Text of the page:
4.     // creating a new resource setting only its name
  5.     //string postBody = "{ '__metadata': { 'type': 'PS.EnterpriseResource' }, 'Name':'New Resource' }";
  6.     // creating a new resource setting its name and type ('Material' in this case)
  7.     //string postBody = string.Format("{{ '__metadata': {{ 'type': 'PS.EnterpriseResource' }}, 'Name':'New Material Resource', 'ResourceType': '{0}' }}", (int)EnterpriseResourceType.Material);
  8.     // creating a new resource setting its name and cost center
  9.     string postBody = string.Format("{{ '__metadata': {{ 'type': 'PS.EnterpriseResource' }}, 'Name':'New CC Resource', 'CostCenter': '{0}' }}", "Your Cost Center");
  10.     
  11.     var resp = ExecuteAuthorizedPostRequest(requestPath, postBody);
  12. }

Note, that the type of the object we use in the examples is PS.EnterpriseResource and not PS.EnterpriseResourceCreationInformation one would use to create a new resource via the client object model. Since the EnterpriseResourceCreationInformation object has only a limited set of properties provided by the EnterpriseResource object, we can set a lot more properties on creating the resource, than we could using the client object model. For example, in the last example above we set the cost center of the enterprise resource when creating it. It would not be possible via the EnterpriseResourceCreationInformation object.

If you need to create the resources from JavaScript on a web page instead of C#, it is possible as well.

First, we define a String.format helper function:

  1. String.format = (function () {
  2.     // The string containing the format items (e.g. "{0}")
  3.     // will and always has to be the first argument.
  4.     var theString = arguments[0];
  5.  
  6.     // start with the second argument (i = 1)
  7.     for (var i = 1; i < arguments.length; i++) {
  8.         // "gm" = RegEx options for Global search (more than one instance)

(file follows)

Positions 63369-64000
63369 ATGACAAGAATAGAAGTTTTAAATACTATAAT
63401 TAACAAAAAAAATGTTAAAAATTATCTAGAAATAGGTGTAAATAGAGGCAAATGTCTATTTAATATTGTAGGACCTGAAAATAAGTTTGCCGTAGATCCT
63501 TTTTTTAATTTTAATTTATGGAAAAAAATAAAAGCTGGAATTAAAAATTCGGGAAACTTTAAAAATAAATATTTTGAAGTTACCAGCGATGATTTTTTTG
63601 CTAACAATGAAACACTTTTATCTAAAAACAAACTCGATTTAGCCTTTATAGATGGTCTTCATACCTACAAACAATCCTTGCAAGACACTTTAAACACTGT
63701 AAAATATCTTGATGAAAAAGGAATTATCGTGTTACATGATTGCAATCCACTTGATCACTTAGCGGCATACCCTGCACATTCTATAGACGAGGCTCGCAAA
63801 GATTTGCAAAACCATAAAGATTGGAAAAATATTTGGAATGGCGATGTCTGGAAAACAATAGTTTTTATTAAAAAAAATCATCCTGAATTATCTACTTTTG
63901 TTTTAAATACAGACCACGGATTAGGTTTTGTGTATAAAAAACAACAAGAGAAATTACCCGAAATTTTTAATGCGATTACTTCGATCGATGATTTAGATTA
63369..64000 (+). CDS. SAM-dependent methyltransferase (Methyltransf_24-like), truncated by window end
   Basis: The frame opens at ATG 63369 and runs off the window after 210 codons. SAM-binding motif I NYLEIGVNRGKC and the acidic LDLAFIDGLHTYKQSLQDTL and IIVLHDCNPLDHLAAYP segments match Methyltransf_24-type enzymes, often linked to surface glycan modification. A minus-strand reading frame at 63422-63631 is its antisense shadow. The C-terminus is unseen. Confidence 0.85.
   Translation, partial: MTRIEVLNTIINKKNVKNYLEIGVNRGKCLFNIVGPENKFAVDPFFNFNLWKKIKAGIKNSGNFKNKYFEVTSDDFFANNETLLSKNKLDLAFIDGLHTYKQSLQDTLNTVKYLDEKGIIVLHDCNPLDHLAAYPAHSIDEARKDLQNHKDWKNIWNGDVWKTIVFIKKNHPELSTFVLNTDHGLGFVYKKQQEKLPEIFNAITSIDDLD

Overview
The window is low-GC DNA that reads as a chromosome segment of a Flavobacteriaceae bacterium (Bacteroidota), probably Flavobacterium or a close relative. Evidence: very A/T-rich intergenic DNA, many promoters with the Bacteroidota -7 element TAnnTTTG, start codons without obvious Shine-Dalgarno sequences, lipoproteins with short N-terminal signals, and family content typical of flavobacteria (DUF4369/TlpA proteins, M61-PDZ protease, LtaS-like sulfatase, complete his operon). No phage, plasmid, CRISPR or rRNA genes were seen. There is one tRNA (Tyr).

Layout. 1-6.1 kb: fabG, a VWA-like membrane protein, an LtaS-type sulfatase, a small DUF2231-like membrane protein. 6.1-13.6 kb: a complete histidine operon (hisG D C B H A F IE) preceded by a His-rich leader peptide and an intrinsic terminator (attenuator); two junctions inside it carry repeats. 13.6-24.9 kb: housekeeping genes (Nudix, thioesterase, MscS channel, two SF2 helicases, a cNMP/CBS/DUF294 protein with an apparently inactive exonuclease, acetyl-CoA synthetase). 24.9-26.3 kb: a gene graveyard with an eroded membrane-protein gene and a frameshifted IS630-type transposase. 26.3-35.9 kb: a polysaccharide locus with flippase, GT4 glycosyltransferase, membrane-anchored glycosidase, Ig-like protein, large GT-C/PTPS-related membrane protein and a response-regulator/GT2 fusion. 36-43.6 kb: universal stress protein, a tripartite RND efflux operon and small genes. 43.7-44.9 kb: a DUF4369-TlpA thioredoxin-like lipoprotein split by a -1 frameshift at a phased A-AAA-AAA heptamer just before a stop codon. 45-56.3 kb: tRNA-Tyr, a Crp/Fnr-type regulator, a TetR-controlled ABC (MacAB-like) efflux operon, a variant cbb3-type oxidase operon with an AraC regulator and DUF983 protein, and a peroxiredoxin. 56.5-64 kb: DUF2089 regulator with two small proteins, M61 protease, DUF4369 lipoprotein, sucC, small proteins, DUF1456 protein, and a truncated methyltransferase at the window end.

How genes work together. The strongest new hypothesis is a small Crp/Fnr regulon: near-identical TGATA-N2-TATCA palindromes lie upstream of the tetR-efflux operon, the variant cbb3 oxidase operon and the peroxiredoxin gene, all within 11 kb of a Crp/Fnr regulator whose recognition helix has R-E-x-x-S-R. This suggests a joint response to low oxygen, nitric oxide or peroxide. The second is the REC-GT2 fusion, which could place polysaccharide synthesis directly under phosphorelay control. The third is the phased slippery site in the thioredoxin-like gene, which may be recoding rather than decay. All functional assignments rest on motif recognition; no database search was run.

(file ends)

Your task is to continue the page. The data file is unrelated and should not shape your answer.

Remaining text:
9.         // and for Multiline search
  10.         var regEx = new RegExp("\\{" + (i – 1) + "\\}", "gm");
  11.         theString = theString.replace(regEx, arguments[i]);
  12.     }
  13.  
  14.     return theString;
  15. });

The JavaScript equivalent (using jQuery) our three examples we saw above in C# the code:

  1. var serverUrl = String.format("{0}//{1}", window.location.protocol, window.location.host);
  2. var pwaServerRelUrl = "/PWA";
  3.  
  4. function startScript() {
  5.     $.ajax({
  6.         url: serverUrl + pwaServerRelUrl + "/_api/ProjectServer/EnterpriseResources",
  7.         type: "POST",
  8.         contentType: "application/json;odata=verbose",
  9.         //data: JSON.stringify(item),
  10.         // creating a new resource setting only its name
  11.         //data: "{ '__metadata': { 'type': 'PS.EnterpriseResource' }, 'Name':'New Resource JS' }",
  12.         // creating a new resource setting its name and type ('Material' in this case)
  13.         //data: "{ '__metadata': { 'type': 'PS.EnterpriseResource' }, 'Name':'New Material Resource JS', 'ResourceType': '2' }",
  14.         // creating a new resource setting its name and cost center
  15.         data: "{ '__metadata': { 'type': 'PS.EnterpriseResource' }, 'Name':'New CC Resource JS', 'CostCenter': 'Your Cost Center' }",
  16.         headers: {
  17.             "Accept": "application/json;odata=verbose",
  18.             "X-RequestDigest": $("#__REQUESTDIGEST").val()
  19.         },
  20.         complete: function (result) {
  21.             var response = JSON.parse(result.responseText);
  22.             if (response.error) {
  23.                 console.log(String.format("Error: {0}\n{1}", response.error.code, response.error.message.value));
  24.             }
  25.             else {
  26.                 console.log(String.format("Resource created with ID: {0}", response.d.Id));
  27.             }
  28.         }
  29.     });
  30. }
  31.  
  32. $(document).ready(startScript);

Assuming this script is saved in the file CreateResource.js in the Site Assets library of the PWA site, and the jquery-1.9.1.min.js can be found in that library as well, you can add a Script Editor web part to your page, and include these two lines in the web part to inject the resource creation functionality into the page:

/PWA/SiteAssets/jquery-1.9.1.min.js
/PWA/SiteAssets/CreateResource.js

Of course, you typically don’t want such automatic resource creation on page load in a real-world scenario. Instead that, you should probably add some text fields for the resource properties (like name, cost center) and a button a page, to submit the data and create the resources using the parameters the user entered in the text fields. The plain goal of the example above is to show how the request for creating a new enterprise resource looks like, and how to send it to the server.